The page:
The technology could be key to driving built environment decarbonisation, writes Don McLean, chief executive officer at IES

The new year brings the reiterated message that environmental change needs to happen as quickly as possible. There is no longer time for half-hearted pledges, and as ESG concerns creep further up the agenda, organisations’ sustainability credentials are set to come under yet more scrutiny from customers, partners and stakeholders.

This year, we hope to see more firms making solid plans to reduce their impact on the environment, and a key element they need to be considering is the impact of their buildings and premises, and how performance-led design can improve this.

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According to the UK Green Building Council, the built environment contributes to 40% of the UK’s total carbon footprint. Almost half of this is from buildings’ in-operation energy use which is often unregulated. To truly bring the climate impact of the built environment to a minimum, more needs to be done to reduce these “in use” emissions.

This is a step change that will undoubtedly be driven in the coming years by the uptake of emerging energy rating schemes, such as NABERS UK, which focus on monitoring and assigning ratings based on the operational performance of new buildings.

However, while such schemes remain relatively new – and voluntary – there is progress to be made in upskilling the industry in the effective implementation of such schemes, as well as gaining the necessary buy-in from clients.

What role can technology play?

New technologies, including digital twins – virtual versions of real-world buildings, districts and portfolios, which can be used to test new approaches and systems – make it easier for organisations to cut their building emissions, as well as save energy, reduce costs and drive operational improvement.

building feature digital twin

Energy-saving measures, such as light sensors and insulation improvements, as well as renewable installations and district-level energy provision and storage solutions, can be tested virtually. The physics-powered technology allows leaders to gauge exactly how much energy and money each testbed measure will save, without having to implement it in real life at cost.


Digital twin dashboards drive operational efficiencies, track progress towards targets, measure and verify results and test which improvements will be most impactful.

These advanced tools transform data into information and decisions are based on accurate insight for maximum impact, marking a clear route-map to net-zero. Without this level of detailed insight, decisions would be made based on assumptions and, as building alterations can be expensive, may result in costly mistakes.

Utilising performance design technology is the most efficient and accurate way to achieve net-zero built environment targets and empower business leaders to make sustainable improvements. With the latest Green Alliance net-zero tracker report showing that building emissions have only fallen 10% in the last decade, digital tools are crucial to drastically improve this reduction.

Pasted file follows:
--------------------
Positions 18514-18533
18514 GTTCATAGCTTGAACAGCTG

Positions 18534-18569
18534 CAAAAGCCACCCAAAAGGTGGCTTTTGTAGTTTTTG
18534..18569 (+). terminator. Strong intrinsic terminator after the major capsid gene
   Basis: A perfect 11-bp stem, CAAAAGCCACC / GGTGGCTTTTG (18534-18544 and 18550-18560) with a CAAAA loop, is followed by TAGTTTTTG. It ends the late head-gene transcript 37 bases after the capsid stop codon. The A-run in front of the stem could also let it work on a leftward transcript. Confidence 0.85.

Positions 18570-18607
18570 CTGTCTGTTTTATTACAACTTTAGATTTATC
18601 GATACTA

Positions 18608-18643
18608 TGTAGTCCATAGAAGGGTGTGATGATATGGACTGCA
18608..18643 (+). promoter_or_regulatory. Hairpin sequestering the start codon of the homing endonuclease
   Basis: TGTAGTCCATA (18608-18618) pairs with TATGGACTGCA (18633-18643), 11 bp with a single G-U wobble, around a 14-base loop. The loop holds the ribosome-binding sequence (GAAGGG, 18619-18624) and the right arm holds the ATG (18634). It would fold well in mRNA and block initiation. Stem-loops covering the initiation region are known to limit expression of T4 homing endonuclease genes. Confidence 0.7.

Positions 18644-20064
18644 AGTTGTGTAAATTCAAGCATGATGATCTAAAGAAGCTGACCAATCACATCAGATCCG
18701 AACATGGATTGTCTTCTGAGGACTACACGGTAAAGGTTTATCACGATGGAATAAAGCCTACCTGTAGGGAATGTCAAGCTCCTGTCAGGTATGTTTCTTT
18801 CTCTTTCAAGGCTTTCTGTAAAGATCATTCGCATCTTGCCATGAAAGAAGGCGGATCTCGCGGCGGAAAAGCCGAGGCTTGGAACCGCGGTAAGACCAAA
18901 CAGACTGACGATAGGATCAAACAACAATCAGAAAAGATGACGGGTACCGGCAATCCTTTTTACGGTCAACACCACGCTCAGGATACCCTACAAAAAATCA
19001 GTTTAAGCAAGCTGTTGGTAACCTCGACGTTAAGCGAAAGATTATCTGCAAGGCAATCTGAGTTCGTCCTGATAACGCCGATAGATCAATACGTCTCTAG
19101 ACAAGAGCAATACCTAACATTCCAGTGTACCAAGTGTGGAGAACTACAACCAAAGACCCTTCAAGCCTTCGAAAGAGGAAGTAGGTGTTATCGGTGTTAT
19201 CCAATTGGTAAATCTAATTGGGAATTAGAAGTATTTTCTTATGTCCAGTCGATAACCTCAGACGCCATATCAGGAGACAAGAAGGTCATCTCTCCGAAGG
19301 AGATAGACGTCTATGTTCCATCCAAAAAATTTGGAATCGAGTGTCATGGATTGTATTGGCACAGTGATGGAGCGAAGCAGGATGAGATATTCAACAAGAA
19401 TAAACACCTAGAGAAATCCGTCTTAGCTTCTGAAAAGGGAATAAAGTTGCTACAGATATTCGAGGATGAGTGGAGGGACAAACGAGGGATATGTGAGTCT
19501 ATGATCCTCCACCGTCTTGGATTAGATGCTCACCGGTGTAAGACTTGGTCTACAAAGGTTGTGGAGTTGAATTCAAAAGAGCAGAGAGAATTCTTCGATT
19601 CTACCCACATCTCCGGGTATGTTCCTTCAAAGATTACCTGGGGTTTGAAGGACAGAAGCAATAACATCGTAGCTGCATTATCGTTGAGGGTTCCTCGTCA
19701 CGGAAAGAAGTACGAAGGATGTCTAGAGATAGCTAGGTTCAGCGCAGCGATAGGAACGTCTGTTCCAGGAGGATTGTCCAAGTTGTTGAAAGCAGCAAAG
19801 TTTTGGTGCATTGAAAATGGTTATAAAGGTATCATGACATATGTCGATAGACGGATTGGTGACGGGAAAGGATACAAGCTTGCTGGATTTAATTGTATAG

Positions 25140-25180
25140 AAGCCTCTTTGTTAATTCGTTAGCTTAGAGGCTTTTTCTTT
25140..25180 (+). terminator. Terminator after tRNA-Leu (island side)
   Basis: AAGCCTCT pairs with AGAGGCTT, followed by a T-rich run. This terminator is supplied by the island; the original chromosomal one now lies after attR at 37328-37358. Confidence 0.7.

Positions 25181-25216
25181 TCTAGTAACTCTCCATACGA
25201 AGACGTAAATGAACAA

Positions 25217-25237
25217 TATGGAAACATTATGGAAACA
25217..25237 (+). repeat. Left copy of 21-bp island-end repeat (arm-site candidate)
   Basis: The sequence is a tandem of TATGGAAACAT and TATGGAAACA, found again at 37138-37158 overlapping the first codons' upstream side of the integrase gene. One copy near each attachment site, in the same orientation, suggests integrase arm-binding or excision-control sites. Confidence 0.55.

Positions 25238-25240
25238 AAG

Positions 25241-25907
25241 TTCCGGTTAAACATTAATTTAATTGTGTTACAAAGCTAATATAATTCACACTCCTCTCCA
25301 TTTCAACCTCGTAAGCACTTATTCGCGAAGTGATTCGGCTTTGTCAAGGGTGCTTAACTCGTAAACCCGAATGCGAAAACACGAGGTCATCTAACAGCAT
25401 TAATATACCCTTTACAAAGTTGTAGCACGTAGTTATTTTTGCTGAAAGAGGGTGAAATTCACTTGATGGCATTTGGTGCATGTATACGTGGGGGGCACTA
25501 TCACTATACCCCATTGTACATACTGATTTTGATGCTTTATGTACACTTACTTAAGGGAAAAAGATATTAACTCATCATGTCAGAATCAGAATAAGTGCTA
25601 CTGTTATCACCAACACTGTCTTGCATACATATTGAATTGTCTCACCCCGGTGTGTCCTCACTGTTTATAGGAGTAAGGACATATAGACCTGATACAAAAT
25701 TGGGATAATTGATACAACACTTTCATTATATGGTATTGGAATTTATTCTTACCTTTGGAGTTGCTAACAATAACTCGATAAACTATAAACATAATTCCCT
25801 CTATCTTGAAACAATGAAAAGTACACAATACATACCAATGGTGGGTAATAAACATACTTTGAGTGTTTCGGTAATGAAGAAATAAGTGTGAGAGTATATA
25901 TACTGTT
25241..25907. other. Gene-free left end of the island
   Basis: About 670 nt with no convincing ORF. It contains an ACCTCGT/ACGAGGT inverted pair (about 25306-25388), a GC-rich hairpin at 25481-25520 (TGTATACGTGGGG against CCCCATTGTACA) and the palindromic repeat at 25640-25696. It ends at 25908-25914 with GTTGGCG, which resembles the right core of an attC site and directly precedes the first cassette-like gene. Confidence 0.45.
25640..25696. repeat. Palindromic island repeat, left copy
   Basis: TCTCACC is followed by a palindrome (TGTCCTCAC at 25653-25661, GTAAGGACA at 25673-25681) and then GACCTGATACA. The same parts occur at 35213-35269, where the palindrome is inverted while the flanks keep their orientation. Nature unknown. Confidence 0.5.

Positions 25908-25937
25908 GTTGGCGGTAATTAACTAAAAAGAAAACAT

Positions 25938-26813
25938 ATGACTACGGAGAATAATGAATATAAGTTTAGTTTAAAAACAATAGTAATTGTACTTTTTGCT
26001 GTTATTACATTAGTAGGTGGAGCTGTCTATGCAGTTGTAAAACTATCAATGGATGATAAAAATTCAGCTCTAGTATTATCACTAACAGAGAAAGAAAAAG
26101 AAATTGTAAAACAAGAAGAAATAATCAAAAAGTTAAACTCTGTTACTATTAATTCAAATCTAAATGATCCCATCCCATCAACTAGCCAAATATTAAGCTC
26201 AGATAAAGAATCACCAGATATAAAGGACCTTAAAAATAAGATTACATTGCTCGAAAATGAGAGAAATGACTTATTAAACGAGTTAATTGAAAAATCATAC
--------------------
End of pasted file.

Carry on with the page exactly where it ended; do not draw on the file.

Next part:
Bridging the gap between ambition and delivery


For its City of Tomorrow report, IES spoke to a wide range of professionals working in the built environment sector about the current status of sustainability methods and targets, including engineers, facilities managers, contractors, developers, planners and architects.

The research revealed that, while professionals in the industry care deeply about environmental issues, there is a gap between ambition and delivery. Only 29% of those working in the sector feel that the sector should be doing more to reduce its impact, 45% underestimate the proportion of the built environment’s emissions and a fifth (21%) are yet to even begin making sustainability progress within their organisation.

When those working in the design and operation of buildings fail to consider operational carbon emissions, they only reveal a partial picture of the environmental impact of the building. Performance design needs to become a standard across the sector as without that full picture, we don’t have the evidence to decide the best and most effective next steps.


The research found that currently, targets, standards and reporting schemes mainly focus around predicted building performance and pledges, disregarding in-use performance. So far, just 1% of building professionals use the new NABERS UK rating system.

Despite being a formidable instrument for the decarbonisation of the built environment, only a third (36%) of those working in the sector use digital twins.

Final thoughts

The objective now is to harness the sector-wide determination for sustainability and ensure professionals within the industry are using data and tech-informed solutions to address built environment carbon emissions. In the case of digital twins, the awareness is largely there, the challenge is increasing understanding and usage.

For performance design to become further embedded, so that use aligns with awareness and intent, stakeholders, from end-users and industry professionals to technology providers and government agencies, need to articulate the impact of in-use emissions. By bringing this to the forefront instead of allowing a ‘design for compliance’ culture to rule, we could see much more rapid decarbonisation of the built environment and a significant step forward in the overall fight against climate change.

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